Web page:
For decades, and particularly since the terrorist attacks of September 11, 2001, national Muslim organizations have been engaged in aggressive outreach projects. Leaders have opened their mosques to guests interested in learning about the religion, welcoming non-Muslims for break-fast meals at dusk during Ramadan and open-houses, and have served as advisors to government officials for combating extremism. In the immediate aftermath of major terrorist attacks, Muslim organizations regularly issue condemnations with messages of sympathy for victims.

But with Muslims continuing to grapple with prejudice and discrimination in Europe and the United States, some Muslim leaders are encouraging a new approach. Imam Johari Abdul-Malik of the Dar al-Hijrah mosque in Fall Church, Virginia, said his mosque is working to present a positive image of Islam through building a sincerely charitable community in addition to traditional interfaith and outreach projects. “I call it outreach on steroids,” he said.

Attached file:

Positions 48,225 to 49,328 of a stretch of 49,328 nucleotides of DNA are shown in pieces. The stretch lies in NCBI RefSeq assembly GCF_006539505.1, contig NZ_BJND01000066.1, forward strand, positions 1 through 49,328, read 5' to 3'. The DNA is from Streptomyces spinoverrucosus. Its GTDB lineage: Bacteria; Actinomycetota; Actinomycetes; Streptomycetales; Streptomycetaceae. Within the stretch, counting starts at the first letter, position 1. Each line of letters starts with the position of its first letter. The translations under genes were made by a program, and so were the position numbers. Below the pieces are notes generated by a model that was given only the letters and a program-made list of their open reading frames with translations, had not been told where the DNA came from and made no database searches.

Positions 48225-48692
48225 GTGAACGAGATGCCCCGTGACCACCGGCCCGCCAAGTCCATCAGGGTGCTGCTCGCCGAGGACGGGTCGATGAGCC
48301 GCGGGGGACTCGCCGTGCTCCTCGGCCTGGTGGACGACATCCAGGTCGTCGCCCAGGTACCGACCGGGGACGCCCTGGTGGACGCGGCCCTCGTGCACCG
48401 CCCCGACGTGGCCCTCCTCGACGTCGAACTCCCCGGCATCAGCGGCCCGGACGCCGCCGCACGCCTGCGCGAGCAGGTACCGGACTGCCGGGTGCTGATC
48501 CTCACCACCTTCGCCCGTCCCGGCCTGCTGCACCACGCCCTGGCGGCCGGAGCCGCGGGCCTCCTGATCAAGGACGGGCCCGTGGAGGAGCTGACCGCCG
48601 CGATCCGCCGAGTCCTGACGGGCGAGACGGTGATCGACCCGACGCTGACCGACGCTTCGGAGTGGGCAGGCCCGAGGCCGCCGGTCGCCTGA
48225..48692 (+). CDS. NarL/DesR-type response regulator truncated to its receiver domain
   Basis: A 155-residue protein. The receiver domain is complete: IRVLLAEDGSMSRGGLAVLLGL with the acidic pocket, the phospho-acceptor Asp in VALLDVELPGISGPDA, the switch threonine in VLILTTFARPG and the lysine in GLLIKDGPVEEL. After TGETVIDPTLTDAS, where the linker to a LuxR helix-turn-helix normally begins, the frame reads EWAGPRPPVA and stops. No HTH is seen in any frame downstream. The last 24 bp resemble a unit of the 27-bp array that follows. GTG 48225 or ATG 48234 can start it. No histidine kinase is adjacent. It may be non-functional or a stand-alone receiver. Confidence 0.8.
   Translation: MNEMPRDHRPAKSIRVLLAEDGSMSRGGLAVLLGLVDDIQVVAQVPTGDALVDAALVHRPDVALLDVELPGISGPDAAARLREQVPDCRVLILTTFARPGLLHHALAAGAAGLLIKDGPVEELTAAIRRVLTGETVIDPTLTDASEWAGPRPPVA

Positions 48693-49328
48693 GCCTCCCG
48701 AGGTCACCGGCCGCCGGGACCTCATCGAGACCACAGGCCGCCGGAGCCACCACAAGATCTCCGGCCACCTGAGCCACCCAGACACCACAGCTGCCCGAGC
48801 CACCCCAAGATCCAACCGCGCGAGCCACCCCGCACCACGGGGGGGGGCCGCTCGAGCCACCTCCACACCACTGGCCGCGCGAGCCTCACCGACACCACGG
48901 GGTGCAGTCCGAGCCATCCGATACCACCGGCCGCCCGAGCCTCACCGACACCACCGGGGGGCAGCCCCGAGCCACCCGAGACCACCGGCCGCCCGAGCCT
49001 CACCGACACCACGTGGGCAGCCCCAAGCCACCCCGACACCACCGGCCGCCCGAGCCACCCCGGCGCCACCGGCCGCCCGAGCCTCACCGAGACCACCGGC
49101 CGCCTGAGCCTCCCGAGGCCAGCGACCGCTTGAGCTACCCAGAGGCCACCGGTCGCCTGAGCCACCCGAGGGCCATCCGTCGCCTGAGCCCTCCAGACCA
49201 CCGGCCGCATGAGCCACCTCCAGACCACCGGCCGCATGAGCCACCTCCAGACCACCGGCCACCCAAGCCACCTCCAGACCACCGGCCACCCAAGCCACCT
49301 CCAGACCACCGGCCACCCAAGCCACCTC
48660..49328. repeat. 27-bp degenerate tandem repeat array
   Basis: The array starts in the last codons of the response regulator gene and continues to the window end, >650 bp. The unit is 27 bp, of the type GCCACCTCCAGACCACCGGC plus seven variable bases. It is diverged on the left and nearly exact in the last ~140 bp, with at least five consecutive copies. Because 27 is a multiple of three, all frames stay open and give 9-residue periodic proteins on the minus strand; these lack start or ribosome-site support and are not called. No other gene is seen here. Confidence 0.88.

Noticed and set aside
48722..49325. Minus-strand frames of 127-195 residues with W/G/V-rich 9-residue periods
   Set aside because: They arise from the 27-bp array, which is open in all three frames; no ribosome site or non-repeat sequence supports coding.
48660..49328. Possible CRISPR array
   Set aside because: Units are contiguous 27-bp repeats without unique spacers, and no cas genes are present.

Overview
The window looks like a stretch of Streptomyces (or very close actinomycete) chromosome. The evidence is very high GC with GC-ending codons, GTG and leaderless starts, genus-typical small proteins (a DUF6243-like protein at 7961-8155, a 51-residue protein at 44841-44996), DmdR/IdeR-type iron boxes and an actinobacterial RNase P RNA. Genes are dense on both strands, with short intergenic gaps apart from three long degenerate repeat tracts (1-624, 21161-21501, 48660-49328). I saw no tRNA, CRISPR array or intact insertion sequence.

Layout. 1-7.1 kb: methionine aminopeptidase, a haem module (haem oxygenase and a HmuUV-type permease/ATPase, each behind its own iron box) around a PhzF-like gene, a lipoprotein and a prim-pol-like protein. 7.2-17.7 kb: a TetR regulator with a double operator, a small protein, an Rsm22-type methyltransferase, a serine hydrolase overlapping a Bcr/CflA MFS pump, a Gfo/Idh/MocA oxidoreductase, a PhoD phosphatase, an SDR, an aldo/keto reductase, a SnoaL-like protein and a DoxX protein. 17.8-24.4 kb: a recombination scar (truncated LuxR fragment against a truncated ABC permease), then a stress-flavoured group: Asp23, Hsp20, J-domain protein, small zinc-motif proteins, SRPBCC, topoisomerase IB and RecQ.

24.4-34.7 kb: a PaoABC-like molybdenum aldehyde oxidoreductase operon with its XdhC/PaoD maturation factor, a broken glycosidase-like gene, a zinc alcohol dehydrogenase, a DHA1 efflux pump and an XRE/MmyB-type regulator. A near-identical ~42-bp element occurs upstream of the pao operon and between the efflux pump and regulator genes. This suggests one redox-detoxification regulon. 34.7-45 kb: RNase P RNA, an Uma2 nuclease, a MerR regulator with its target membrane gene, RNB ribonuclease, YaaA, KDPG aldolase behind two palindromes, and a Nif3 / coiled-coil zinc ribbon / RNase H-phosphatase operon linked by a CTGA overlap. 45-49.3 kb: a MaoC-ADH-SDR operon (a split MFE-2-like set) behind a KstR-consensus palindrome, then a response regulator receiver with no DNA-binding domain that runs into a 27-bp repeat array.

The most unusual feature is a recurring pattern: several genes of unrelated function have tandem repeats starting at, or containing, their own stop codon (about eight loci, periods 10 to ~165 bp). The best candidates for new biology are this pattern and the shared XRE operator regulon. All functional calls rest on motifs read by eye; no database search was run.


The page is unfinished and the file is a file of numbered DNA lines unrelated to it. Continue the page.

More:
He was hired in 2002 to help transform the Dar al Hijrah mosque’s public image, according to the Washington Post, following a series of scandals that tarnished the prominent religious center’s reputation. Its former leader of one year, Anwar al-Awlaki, went on to become one of Al Qaeda in the Arabian Peninsula’s top leaders and was killed by an American drone strike in September 2011. At least two of the 9/11 hijackers briefly worshiped at the mosque, as did Nidal Hasan, who was sentenced to death in 2013 for killing 13 people during a shooting rampage at Fort Hood, Texas, the worst mass murder at a military installation in U.S. history.

These days, however, Dar al Hijrah has a considerably more polished reputation. In addition to regular well-attended interfaith events, each evening during Ramadan the mosque prepares food for some 200 homeless people, regardless of their faith, said Abdul-Malik. In wintertime, its doors are open each night for women in need of shelter. And Abdul-Malik has also been at the forefront in combating domestic violence and violent extremism.

“I’d rather better our product than come up with a rebranding program,” he said. “People in our community who know us, they know what we do, and they know we’re not with ISIS.”